Reports on Open Science @OKCon 2011

August 19, 2011 in OKCon, Uncategorized

Two Reports on the Open Science panels:

1. Open Quake- Welcoming OpenQuake and OpenGEM as new members in Open Science group. 

The Open Quake project summarise discussions at the OKCon Open Science Panel and the issues they face in open data: volunteer computing, licensing and user interfaces. Volunteer-based projects in scientific research can be improved by using a platform like BOINC which allows open-source computing solution. As for interfaces, the actual challenge comes down to making open data usable.

2. Citizen Cyberscience

Francois Grey- on the distinction between open science and citizen cyberscience. Playing with the liminal space between professional and amateurish science, openness should primarily enhance the possibilities for praxis. As Grey states, “I’m not interested in openness as an end in itself, but rather as a means to an end”: in this case, widening the circle of experts. Empowering the „have-nots” is not enough, as access must come along with real opportunities of participation. „In short, Open Science is about making sure there are no locks on the doors to science. Citizen cyberscience is about making sure as many people as possible walk through those doors.”

Original post can be found here.

Other Reports from OKCon

Interested in hearing more from Open Knowledge Conference 2011? Below you can find listed reviews, comments on speakers and presentations, but also ideas to be further developed.

·         On his blogNikolay Georgiev (Open Source Ecology) brings together the presentations related to Open Hardware, from principles of freedom to FabLabs and RepRap machines. Follow his slideshare, and consider his argument for having different levels of openness for Hardware.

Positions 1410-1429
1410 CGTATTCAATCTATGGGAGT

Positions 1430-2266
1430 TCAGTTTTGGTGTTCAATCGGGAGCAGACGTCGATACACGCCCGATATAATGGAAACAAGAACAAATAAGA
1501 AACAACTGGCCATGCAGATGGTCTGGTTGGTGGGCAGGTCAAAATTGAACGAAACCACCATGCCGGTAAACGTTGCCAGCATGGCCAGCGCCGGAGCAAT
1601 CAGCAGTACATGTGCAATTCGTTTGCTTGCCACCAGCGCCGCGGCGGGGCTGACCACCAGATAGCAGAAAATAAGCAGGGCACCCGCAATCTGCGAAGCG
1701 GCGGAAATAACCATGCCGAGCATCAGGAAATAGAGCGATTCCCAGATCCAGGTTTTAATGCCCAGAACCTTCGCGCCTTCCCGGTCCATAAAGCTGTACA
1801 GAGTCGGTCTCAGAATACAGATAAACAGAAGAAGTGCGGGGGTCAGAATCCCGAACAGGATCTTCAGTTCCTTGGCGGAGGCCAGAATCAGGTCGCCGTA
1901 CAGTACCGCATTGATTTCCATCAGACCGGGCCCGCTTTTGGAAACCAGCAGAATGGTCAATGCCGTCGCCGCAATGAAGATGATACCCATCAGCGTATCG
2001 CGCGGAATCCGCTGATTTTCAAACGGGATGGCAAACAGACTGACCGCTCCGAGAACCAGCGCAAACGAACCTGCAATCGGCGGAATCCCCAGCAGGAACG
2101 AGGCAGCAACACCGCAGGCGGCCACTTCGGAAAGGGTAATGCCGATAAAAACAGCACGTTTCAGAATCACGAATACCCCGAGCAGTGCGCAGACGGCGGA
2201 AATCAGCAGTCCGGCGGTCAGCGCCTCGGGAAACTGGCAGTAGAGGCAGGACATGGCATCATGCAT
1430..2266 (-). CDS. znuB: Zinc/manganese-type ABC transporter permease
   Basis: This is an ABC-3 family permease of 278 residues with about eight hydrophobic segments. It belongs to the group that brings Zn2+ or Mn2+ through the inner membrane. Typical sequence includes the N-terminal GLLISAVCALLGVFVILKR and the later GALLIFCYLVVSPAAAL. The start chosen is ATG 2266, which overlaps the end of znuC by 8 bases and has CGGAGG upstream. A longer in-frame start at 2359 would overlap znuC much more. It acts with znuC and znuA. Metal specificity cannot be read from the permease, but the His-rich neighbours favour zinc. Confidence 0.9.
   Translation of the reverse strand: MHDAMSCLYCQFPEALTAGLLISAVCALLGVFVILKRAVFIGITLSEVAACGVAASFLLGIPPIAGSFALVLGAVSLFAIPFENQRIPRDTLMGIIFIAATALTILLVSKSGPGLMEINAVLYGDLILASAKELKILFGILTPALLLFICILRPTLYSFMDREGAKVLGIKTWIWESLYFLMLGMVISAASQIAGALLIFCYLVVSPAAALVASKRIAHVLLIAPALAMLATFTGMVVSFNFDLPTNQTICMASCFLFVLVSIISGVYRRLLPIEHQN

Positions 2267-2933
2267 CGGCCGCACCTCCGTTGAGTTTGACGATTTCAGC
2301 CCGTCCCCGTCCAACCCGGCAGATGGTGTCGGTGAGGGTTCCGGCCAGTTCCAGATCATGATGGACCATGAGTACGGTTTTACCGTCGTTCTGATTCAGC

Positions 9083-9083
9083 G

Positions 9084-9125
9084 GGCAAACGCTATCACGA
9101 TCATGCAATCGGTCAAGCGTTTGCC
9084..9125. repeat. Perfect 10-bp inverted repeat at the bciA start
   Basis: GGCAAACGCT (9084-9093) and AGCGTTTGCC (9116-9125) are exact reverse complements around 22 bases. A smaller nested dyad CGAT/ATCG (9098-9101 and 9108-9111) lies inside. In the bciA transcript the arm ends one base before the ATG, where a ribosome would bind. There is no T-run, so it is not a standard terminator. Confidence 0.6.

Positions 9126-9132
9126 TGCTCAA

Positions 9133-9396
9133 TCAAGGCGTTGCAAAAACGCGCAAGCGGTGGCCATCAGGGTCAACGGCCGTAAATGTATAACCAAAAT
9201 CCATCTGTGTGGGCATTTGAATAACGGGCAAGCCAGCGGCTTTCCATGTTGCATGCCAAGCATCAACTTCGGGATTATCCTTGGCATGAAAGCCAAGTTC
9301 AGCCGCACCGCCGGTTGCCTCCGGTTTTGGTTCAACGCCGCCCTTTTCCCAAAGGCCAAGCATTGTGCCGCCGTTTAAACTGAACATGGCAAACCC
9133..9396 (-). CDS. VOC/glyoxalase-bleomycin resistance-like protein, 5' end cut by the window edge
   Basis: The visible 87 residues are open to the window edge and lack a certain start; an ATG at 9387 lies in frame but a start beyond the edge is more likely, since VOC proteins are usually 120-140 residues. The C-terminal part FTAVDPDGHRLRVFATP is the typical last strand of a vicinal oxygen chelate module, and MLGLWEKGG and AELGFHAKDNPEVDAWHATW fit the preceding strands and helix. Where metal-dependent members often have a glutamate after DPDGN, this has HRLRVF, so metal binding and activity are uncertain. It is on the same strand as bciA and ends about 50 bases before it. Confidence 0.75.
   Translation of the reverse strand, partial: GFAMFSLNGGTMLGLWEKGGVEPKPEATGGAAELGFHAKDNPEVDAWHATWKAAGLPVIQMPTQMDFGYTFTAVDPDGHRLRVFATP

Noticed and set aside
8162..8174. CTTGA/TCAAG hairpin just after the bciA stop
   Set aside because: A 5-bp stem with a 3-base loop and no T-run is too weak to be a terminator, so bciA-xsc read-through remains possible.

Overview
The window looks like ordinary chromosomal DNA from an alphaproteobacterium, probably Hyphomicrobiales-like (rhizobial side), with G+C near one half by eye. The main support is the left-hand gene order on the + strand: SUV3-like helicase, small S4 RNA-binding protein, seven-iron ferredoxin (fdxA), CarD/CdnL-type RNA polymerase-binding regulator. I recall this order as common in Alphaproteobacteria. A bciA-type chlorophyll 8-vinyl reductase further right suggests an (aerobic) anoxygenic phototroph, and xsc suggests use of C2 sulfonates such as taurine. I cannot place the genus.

·         Part of the LOD2 team (who presented this year in Berlin the Open Government Data Stakeholder SurveyMartin Kaltenboeck writes more on Andreas Blumauer’s presentation on open data for enterprises. Here.

·         DataMinerUk presents Nicola Hughes’s stand for open data in journalism. Find out why infographics and other interactive tools are only a superficial effort towards data journalism, reading her extracted points from the speakers Simon Rogers, Stefan Candea, Caelainn Barr, Liliana Bounegru and Mirko Lorenz.

·      Here,   James Harriman-Smith maps OKCon2011 around the Open Shakespeare’s annotation system, asking whether subjective opinion can be processed as (open) data as well, in the ecosystem of openness

·        In this post from http://www.lanetscouade.comSamuel Goëta summarizes top 5 speakers, starting with Richard Stallman’s intriguing talk on fundamental liberties vs. Open Source. (Article in French).

·         For DataOne research, Richard Littauer relates his experience of the OKCon2011, taking the pulse of legal matters. Find out why we will soon need a database of Open Knowledge-relevant lawsuits:

·         An extensive, critical blogpost from Michael Gurstein. Who is the end-user for whom we fight to open-up data?

·           Stefan Merten offers full details on some compelling presentations, and forecasts a soon-to-come big boom for open hardware. On and here.

·          Rolf from Open for Change links OKCon presentations on governmental data with the beta version of the Open for Change Manifesto, as a way to better create autonomy, control and empowerment:

·         For details on backstage meetings at OKCon2011, and on how OKF design its organizational DNA, find out more in Peter Murray-Rust article here (also blogged by Glyn Moody).



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